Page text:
occurs only after the autumn brought about by Eve’s eating the apple, when ‘the eyes

of them both were opened, and they understood that they were naked’ (Genesis 3:7).
Reading intertextually the story of the rst fall of humanity through John
Milton’s Paradise Lost, we can infer that the shame brought about by nakedness
could not be disconnected from Adam and Eve’s sensuality. The rst people
lines 176–7). more makes clear that in his variant of the fall, the subjugation of
reason to sexual desire is the cause, allowing the blame to be put not only
on girl but on both the naked and sexual creatures.
as read from our contemporary vantage-point — nakedness, as the exposure of the
genitals, cannot be disconnected from sexuality. The genitalia play a double function:
rst, they may be culturally important as the seat of procreation, follow ing the
injunction to ‘be fruitful, and multiply’ (Genesis 1:28).

Stay intact and unblemished, for ‘He that is wounded in the stones, or hath his
privy member cut off, shall not enter into the congregation of the Lord’
(Deuteronomy 23:1). At precisely the same time, the exposure of the genitals is cause for
shame — nakedness operates in this tradition as euphemism for sexuality, particu-
larly for illegal or impure sexuality. For instance, ‘The nakedness of thy father’s
wife shalt thou not uncover: it is thy father’s nakedness’ (Leviticus 18:8). It’d
Seem the early proliferation of Judeo-Christian corporeal ethos situated
nakedness with regard to banned codes of sexuality, and that this linkage informs
the current awareness of bodily behaviour, subjective performativity and the
ethics of privacy.

Nakedness in contemporary culture is a solo relationship, or else it is sexual by virtue
of the presence of a gazing second party. For nakedness to happen on the list of gaze
of others without sexuality for the very practical reasons of bathing, altering
Clothing, aesthetic representation, assessments for purity or health, sporting events
or other practicalities, distinct frames or contexts have to be established which
permit the signication of that nakedness to elude sexuality. Twentieth-century
western culture authorizes special websites of nakedness, some of which are osten-
sibly and explicitly linked with the sexual, others which are not. In a simple article
considering the representability of contemporary nakedness, Elizabeth Grosz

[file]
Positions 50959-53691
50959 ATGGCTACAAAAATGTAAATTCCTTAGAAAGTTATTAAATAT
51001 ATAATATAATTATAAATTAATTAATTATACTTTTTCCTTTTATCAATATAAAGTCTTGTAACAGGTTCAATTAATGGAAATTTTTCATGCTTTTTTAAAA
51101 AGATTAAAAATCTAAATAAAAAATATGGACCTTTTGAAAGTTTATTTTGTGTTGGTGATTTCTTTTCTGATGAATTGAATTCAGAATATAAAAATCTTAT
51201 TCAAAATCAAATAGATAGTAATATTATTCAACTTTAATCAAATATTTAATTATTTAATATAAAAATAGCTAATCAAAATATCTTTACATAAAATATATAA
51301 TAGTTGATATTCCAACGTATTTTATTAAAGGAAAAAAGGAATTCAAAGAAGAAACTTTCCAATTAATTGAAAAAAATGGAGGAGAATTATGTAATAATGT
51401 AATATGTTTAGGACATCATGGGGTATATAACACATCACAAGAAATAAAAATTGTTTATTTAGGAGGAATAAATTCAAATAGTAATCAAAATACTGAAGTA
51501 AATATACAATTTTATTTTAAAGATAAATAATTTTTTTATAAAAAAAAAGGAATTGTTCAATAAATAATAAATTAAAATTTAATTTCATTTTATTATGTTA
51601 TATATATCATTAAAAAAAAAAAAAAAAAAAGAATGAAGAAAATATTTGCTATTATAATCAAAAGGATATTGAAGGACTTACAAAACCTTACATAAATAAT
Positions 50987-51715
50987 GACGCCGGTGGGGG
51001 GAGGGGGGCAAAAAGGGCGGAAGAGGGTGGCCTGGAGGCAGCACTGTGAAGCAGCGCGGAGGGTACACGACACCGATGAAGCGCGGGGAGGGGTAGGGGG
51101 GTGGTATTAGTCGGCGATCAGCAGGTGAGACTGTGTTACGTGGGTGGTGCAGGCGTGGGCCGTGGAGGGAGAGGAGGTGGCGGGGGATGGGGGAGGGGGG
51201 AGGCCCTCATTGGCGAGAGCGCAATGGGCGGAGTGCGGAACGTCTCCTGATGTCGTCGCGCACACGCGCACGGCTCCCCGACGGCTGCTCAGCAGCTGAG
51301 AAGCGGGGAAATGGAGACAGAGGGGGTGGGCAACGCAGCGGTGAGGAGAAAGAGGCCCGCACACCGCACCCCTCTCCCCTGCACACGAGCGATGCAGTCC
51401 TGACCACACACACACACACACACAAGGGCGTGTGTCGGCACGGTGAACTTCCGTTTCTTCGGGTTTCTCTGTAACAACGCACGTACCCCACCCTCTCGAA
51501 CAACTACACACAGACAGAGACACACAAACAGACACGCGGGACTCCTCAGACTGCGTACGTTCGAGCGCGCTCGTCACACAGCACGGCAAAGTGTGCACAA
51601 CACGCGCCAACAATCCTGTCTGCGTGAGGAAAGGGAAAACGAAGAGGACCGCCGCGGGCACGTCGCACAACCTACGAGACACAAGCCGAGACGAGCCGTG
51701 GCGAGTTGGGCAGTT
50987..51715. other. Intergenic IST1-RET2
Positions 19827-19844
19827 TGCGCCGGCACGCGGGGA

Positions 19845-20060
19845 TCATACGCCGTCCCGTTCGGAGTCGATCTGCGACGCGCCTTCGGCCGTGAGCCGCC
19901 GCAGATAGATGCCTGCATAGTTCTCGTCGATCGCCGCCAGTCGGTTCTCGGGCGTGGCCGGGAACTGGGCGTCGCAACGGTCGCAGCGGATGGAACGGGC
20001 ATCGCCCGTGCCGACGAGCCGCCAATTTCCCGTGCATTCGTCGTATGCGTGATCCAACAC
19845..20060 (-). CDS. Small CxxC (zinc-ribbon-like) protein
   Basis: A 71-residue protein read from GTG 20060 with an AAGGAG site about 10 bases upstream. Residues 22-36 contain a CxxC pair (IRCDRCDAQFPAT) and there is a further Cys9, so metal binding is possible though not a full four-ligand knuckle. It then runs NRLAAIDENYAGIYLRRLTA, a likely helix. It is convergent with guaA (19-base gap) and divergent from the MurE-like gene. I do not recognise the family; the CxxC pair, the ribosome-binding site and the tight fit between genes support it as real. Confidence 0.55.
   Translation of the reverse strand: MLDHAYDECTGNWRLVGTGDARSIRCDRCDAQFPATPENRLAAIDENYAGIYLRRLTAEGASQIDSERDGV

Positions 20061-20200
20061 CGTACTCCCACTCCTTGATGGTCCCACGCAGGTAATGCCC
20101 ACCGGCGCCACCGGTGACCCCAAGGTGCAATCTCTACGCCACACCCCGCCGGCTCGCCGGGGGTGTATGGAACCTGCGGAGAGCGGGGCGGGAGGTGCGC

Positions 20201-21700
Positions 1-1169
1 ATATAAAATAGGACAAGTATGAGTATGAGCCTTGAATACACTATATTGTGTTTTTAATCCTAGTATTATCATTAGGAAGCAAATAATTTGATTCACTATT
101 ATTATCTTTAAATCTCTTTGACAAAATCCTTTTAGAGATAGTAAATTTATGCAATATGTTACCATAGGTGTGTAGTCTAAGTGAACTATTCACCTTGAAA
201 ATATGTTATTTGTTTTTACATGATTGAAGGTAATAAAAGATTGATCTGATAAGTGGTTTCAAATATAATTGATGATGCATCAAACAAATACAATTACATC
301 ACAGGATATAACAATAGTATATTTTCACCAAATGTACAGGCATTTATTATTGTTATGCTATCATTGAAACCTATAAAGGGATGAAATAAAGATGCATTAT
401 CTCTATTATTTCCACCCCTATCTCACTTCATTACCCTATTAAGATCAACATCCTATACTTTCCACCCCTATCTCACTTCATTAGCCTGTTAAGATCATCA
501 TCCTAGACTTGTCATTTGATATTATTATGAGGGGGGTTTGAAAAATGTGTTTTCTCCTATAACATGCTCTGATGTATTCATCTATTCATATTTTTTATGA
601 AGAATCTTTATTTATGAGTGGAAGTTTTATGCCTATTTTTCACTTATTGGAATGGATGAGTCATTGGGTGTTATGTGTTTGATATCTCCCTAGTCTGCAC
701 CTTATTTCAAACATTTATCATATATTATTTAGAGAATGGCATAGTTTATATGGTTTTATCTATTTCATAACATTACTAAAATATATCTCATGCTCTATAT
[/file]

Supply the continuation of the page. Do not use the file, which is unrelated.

(1998) provides a useful means of delineating the legitimacy of nakedness under
She suggests three bodies or contexts in which a naked body
is legitimately gazed at by others: (1) within the context of power relationships
such as parent/child or doctor/patient, in which the lesser member of the
relationship permits a gazing at their body; (2) when the subjects are lovers
or in other sorts of intimate sexual circumstance; (3) when ‘we are mediated in a
relationship to nudity through representations — in art, in porn, in adver-
tising, in medicine, in cinematic and ctional circumstances and so on’ (1998: 6).
For Grosz, these:
… three circumstances are the privileged spaces of physiological intimacy, not where nakedness occurs,
but instead where nakedness is automatically coupled with the want, perhaps even the impera-
It’s in intimate and/or nurturing connections that we
are motivated not only to look but also to reveal . . . (1998: 6)
While Grosz gives a useful report, I state that we might add a fourth
practical or pleasurable functions in ways which are apparently non-sexual: the
locker-room showers, streaking as a ethnic theatrics of transgression, perform-
ance street art, the clothing-optional beach that is set apart from the ‘cloth
Strand’ by a sign, or screened from the highway by shrubbery and dunes. These
sorts of spaces differ from those in Grosz’s third category by virtue of their

(presumably) unrecorded status, their temporality, and the carefully constructed
codes by which conduct is policed in order to ensure that neither the expres-
sion of nakedness nor the gaze upon it’s construed as sexual. Which is not to
Imply that such a relegation of the sexual or the erotic to an ‘other’ space is ever
Automatically effective.
What such categorizations of naked/gazing legitimacy open are means of
viewing both the subjectication of the naked subject and the sexualization of the
Nude topic in contemporary western postmodern cultures.
embodied performative issue, such as that promulgated by Judith Butler (1990),
the body is performed ‘in accord’ with highly ritualistic and stylized codes of
behaviour which add the illusion of subjecthood. In the context of a parent–child